ABSTRACT: This report describes two efforts designed to increase the self-sufficiency of public assistance recipients through case management. The two DPPs were located in DuPage, Illinois, and Stevens Point, Wisconsin. In each project several agencies cooperated to provide coordinated, integrated, and appropriate services to individuals or families receiving public assistance. A case manager coordinated the care received by clients. The target population in DuPage was single-parent families; and in Stevens Point the target population was families whose total income was below 125 percent of the poverty level. Both projects were intended to increase the economic self-sufficiency of clients. The DuPage project included 83 participants in its experimental group. Despite numerous attempts to engage them, about 45 percent of the treatment group never presented themselves for service, never followed up, or were unable to participate because of mental health problems. The Stevens Point program focused on helping working poor families pursue home ownership. Three groups were compared: a control group, a comparison group of participants in a low-income buyers group, and a target group who were enrolled in the home-buyers group and receiving integrated case-management services. See also the series under PIC ID 4336, 6054, 6055, 6056, 6057, and 6058.

AGENCY SPONSOR: Office of Community Services

FEDERAL CONTACT: Richard Saul

PHONE NUMBER: 202/401-9341

PIC ID: 6054.2

PERFORMER ORGANIZATION: BHM International, Inc., Silver Spring, MD

TITLE: Demonstration Partnership Program Projects: Summary of Final Evaluation Findings From FY 1991--Micro-Business and Self-Employment

ABSTRACT NUMBER: 008

ABSTRACT: This report presents the results of three programs designed to help low-income individuals start their own business or pursue self-employment to achieve economic self-sufficiency. Two of the programs, one located in Ukiah, California, and one on Wetumpka, Alabama, were relatively close to major urban centers. The third program in Bozeman, Montana, by contrast, was located in one of the more sparsely populated areas of the United States. The populations served by the three programs were quite dissimilar: Ukiah targeted only women; Bozeman targeted only Aid to Families with Dependent Children (AFDC) and food stamp recipients; and Wetumpka targeted a blue-collar and semirural population of mixed gender and race. The Ukiah program was a great success, forcing some participants to wait several weeks before receiving services. Unfortunately, some participants that could not be served immediately did not return to the program when space became available. The Bozeman project assisted low-income individuals in obtaining small business loans. By the end of the project, 39 loans had been awarded to 37 recipients. Additionally, the program awarded loans to 12 Native Americans, or 86 percent of the goal. All programs were relatively successful and had positive impacts on their communities. See also the series under PIC ID 4336, 6054, 6055, 6056, 6057, and 6058. (Final report variously paginated.)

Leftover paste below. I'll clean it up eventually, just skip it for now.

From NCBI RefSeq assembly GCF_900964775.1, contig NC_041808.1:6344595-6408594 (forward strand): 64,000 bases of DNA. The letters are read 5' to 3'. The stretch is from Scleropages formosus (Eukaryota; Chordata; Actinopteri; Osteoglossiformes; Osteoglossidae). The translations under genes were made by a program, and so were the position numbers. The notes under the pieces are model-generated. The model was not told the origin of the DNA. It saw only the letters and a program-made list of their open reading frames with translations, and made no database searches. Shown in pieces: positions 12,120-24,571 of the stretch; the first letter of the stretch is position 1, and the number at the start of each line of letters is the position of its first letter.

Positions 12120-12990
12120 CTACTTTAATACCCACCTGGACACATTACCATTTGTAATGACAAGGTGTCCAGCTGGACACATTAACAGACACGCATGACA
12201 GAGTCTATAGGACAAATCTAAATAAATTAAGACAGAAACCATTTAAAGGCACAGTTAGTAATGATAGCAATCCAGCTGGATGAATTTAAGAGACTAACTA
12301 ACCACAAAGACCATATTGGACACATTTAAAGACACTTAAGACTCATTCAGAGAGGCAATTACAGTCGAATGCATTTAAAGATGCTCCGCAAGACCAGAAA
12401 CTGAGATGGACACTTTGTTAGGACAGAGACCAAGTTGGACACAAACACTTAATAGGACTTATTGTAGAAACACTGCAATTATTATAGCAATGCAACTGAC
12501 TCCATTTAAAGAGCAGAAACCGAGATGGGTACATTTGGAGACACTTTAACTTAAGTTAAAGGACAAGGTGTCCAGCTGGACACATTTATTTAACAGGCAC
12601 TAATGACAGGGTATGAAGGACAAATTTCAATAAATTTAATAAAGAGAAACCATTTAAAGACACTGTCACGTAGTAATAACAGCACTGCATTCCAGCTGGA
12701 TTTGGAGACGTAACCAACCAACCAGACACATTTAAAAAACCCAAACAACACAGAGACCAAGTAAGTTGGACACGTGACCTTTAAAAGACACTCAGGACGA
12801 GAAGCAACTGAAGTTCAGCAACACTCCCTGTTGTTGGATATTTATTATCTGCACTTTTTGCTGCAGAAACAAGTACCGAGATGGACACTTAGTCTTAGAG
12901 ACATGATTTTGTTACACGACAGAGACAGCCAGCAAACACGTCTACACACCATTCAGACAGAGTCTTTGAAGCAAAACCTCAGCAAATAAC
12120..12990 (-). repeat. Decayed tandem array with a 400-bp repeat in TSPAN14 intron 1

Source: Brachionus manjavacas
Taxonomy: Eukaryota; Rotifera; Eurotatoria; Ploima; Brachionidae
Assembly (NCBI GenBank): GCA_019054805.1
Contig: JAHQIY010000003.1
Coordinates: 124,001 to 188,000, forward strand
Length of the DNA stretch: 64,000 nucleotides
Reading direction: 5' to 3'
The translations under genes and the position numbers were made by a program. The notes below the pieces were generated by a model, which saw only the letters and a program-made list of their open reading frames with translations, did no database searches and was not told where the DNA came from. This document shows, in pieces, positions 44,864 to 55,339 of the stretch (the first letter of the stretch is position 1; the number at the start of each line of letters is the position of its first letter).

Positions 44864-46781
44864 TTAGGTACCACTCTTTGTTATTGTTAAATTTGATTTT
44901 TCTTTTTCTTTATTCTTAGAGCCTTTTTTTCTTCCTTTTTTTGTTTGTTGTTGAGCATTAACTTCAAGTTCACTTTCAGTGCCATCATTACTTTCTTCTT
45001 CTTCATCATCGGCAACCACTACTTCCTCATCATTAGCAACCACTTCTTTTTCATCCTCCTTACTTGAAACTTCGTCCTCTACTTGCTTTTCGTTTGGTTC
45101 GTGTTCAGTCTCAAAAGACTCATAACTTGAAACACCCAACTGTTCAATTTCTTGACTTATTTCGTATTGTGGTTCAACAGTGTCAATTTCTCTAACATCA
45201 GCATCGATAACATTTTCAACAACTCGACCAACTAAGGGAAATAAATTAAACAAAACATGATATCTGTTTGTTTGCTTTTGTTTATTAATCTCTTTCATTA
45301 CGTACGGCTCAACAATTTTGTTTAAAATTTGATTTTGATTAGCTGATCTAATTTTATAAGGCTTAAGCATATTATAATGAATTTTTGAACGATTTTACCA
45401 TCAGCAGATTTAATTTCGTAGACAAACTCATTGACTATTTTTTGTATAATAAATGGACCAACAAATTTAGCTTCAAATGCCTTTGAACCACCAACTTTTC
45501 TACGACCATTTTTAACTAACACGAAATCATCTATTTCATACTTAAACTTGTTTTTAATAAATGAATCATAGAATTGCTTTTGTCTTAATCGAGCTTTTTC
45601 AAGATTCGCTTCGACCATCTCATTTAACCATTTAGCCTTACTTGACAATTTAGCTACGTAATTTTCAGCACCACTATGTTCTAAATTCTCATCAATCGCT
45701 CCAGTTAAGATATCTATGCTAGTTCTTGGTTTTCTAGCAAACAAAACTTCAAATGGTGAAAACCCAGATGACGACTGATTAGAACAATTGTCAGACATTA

AGENCY SPONSOR: Office of Community Services

FEDERAL CONTACT: Richard Saul

PHONE NUMBER: 202/401-9341

PIC ID: 6055.2

PERFORMER ORGANIZATION: BHM International, Inc., Silver Spring, MD

TITLE: Demonstration Partnership Program Projects: Summary of Final Evaluation Findings From FY 1991--Minority Males

ABSTRACT NUMBER: 009

ABSTRACT: This report presents the results of three DPPs focused on minority males. Two of the projects, located in Milwaukee, Wisconsin, and Boston, Massachusetts, organized their approaches around a combination of a job club and case management. The third project, located in Lexington, Kentucky, used a combination of mentoring and case-management support. The important differences between the programs lay in their target audiences. The Milwaukee and Lexington projects focused almost exclusively on African-Americans, while the Boston project expanded this focus to include Hispanics. Participants' ages ranged from 14 to 34 years; the Lexington project focused on the younger end of the spectrum, the Boston project on the middle, and the Milwaukee program on the older group. The Milwaukee program concentrated on issues of racial bias in education and employment as a means to reduce minority male unemployment. Individual training and education was also used to lessen the negative effects of family and community dysfunction. In Lexington, problems included a lack of suitable mentors. Only 10 percent of 300 possible mentors completed the application, and this number was further reduced after a check of police records. However, the program demonstrated that mentors and participants must be matched one-to-one. The Boston program achieved a 58 percent completion rate. See also the series under PIC ID 4336, 6054, 6055, 6056, 6057, and 6058.